Virus versus Venom: Snake catchers in Tamil Nadu face lockdown woes

With snakes slithering out and snake catchers locked in, the business of venom extraction was brought to a complete halt,denying the basic needs of livelihood to the Irula community.Naaz Ghani reports

Published: 29th September 2020 03:44 AM  |   Last Updated: 29th September 2020 10:48 AM   |  A+A-

Extractions are often done in intervals to allow snakes to regenerate the venom | GNANESWAR Ch, ARUL V, ELLIOT

Express News Service

CHENNAI: A rescue bag in hand, C Thangaraj picks up his carved wooden stick and other equipment. He had just received a call from his senior about a snake that had entered a house in Chengalpet. It was his turn to attend to it.

Once there, he parts through the crowd that has gathered to confront the snake of the day — a common krait. Half an hour later, he walks out with the snake safely in the bag.

He’d taken the time to comfort the terrified family members, leaving them with a few tips to handle such an event. All this drama had caused quite a stir in the neighbourhood.

For Thangaraj, though, it was just another day of work; albeit one after a long hiatus.

Thanks to the pandemic. Thangaraj is among the 350 members of the Irula Snake Catchers Industrial Cooperative Society (ISCICS). The call that he had been asked to attend was what the Forest Department couldn’t handle with its staff.

The Society gets five or six such calls a day. But, its primary occupation is snakecatching and venom extraction. Like almost every other sector, this too took a hit with the virus-induced lockdown, and things have barely gotten better over the months. 

Clash of two crises 

All the members of the Society hold licences to catch snakes to extract venom. Staying true to a system the tribe has followed for centuries, Thangaraj and others capture snakes and send them to the extraction centre at the Madras Crocodile Bank, also run by ISCICS. Extractions are done in intervals to allow snakes enough time to naturally regenerate the venom.

“We stick to extracting venom three or four times from each snake and then release them back into the environment they were taken from,” he explains.

This venom is then freeze-dried to a powdered form, and sold to manufacturers who produce anti-venom. With the lockdown in place, however, none of them could venture out to capture snakes and keep up their work routine.

Though the lockdown regulations were relaxed in June, it barely did these men any good.

For between July and October, they hang up their tools to not disturb snakes during the breeding season. They only handle rescue calls during this period. Given that calls come to them only when the Forest Department’s staff is all engaged, even that has not given them much work , reports Thangaraj.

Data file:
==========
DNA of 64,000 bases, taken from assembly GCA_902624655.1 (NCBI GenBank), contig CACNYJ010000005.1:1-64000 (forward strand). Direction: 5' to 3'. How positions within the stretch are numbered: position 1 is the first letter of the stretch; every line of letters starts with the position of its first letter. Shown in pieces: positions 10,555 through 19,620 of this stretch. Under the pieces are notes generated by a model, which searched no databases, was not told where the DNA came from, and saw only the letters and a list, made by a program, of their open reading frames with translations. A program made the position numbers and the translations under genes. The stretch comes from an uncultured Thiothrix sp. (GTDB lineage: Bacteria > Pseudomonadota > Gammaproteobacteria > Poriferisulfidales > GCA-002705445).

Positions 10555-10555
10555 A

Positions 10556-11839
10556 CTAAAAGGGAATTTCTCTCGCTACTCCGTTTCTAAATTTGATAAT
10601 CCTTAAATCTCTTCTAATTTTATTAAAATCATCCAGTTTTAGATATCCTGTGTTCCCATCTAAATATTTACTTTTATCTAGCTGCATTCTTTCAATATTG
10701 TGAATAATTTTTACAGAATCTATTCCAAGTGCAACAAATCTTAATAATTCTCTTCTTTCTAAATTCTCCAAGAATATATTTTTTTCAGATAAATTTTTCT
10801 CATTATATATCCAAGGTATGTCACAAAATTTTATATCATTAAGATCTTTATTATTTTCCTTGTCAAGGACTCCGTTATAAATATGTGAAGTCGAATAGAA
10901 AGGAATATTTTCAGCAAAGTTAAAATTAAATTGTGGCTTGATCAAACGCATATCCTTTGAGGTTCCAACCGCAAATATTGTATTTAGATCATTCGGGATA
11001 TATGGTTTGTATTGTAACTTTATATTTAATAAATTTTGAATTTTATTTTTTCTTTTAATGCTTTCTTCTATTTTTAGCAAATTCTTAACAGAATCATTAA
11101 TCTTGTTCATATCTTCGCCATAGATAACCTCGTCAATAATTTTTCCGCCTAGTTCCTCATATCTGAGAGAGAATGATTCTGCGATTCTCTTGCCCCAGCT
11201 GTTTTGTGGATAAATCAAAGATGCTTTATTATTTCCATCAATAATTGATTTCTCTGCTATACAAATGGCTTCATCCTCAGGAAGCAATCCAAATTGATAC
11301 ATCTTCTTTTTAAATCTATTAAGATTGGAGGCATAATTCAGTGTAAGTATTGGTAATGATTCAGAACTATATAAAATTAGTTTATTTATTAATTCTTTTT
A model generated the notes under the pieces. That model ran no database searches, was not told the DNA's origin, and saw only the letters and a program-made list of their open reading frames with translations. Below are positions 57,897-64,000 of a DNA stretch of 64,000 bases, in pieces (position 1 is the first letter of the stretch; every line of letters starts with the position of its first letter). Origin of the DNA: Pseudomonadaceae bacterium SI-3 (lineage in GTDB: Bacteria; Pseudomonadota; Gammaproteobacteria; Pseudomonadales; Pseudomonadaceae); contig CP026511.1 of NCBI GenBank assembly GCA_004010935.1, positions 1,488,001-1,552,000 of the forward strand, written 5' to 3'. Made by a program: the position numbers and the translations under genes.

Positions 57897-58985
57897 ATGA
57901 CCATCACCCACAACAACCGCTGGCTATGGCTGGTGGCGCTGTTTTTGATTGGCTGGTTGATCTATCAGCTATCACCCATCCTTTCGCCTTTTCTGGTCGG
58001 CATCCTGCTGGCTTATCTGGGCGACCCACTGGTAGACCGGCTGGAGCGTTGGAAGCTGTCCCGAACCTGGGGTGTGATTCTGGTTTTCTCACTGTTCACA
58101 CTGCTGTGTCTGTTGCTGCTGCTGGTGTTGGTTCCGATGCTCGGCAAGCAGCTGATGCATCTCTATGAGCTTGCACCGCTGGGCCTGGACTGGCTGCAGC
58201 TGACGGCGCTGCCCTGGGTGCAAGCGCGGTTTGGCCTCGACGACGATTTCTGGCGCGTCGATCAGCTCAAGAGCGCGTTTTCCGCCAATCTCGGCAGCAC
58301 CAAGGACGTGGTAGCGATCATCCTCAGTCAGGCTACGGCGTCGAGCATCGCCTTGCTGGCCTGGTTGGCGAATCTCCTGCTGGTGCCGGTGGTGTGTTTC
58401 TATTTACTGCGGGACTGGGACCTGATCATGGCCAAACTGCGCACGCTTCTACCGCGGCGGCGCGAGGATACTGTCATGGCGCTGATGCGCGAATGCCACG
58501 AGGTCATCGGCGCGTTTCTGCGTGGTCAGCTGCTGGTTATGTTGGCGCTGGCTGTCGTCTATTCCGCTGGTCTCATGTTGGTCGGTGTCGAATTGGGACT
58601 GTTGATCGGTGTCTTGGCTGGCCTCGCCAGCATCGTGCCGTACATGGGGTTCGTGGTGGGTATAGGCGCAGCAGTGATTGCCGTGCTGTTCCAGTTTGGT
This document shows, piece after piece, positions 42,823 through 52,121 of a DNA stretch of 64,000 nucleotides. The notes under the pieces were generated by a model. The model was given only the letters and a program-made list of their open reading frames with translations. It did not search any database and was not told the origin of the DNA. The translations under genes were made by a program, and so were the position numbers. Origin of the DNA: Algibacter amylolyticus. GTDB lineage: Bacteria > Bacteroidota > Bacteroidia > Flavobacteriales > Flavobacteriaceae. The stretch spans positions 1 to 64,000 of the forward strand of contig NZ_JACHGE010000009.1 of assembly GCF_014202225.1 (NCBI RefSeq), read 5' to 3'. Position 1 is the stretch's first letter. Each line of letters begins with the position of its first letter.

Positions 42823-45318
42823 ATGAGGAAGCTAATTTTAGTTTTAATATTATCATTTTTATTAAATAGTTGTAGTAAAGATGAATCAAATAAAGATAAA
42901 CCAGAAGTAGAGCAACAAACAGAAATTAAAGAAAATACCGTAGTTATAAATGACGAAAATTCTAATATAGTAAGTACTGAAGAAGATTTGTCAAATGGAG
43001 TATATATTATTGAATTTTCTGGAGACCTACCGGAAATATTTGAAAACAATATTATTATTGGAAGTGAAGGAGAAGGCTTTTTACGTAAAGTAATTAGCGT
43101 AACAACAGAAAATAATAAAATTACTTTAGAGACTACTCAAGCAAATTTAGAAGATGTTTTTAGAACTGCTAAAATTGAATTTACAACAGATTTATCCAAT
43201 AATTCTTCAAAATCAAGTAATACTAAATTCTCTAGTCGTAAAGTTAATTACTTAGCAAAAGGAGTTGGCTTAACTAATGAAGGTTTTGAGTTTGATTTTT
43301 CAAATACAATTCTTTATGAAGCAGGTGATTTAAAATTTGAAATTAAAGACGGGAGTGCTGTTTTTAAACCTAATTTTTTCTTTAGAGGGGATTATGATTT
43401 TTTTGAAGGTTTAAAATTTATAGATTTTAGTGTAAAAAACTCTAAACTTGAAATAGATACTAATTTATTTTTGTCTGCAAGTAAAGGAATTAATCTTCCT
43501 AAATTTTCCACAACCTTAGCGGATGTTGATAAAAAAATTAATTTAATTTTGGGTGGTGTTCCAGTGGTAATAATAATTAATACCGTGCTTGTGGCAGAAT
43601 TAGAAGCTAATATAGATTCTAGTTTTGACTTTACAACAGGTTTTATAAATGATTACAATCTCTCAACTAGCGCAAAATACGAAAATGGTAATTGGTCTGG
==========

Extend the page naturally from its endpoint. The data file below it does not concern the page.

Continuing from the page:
Every year, most of the men take up odd jobs in the construction sector or with the Corporation.

With many of these sectors still reeling from the effects of the lockdown, or refraining from starting too many new projects, this kind of work hasn’t been easy to find either.

“We used to earn around Rs 17,000 per month. The money we earned by rescuing snakes during the non-breeding period fetched us a round Rs 8,000, and the stocked venom we sell through the Society earned us a good Rs 9,000,” says Thangaraj, who has been out of work since the breeding season started in July. 

Tiding through 

Unlike previous years, the tribesmen were not able to prepare for the jobstarved breeding season by saving more and storing supplies. Without the regular job in the first few months of the lockdown, these provisions were used up long before they were supposed to be.

“The amount we got from the Forest Department also reduced drastically to Rs 4,000 since April,” notes Thangaraj.

Like many other Irula households, his family too has been dependent on the free rations distributed by the government and a few NGOs.

In some areas like Perungalathur, a few of the women have managed to find jobs in the homes close to where they live, as house-help. Earlier the amount they earned from ISCICS was enough to run their households.

“We are able to pay our rent because the women are earning during this time. None of the men in our community are getting jobs at the moment,” says Boopathi S, a member of the cooperative residing there. While the Madras Crocodile Bank had offered some help — in terms of funds and a few jobs at the facility — in the previous years, it has been able to do little this time around.

“They generally hire many of us during the snake breeding season to work at the property (caring for the snakes, feeding them, cleaning their enclosures, etc.). This year they haven’t had as much footfall, which has impacted their income as well,” says Mumusamy, another member of the Society, who stays in the Irula settlement in Chengalpet.

In Nagathamman we trust 

Although the situation and outlook are grim, they find support from each other in the Irula community and try their best to stay positive. Every Friday, they meet to offer prayers to Nagathamman, the snake goddess.

Usually, the celebration involves many people singing praise to the Goddess. Now, with social distancing in mind, they gather in groups of five to eight in each house and pray together.

“We ask for Nagathamman to offer her protection during these times. We also ask her to bless nature and replenish the flora and fauna of our ecosystems because we are solely dependent on them for our continued survival,” says K Thulukkanam, a Society member living near Siruseri. Here’s hoping their prayers work.

India Matters


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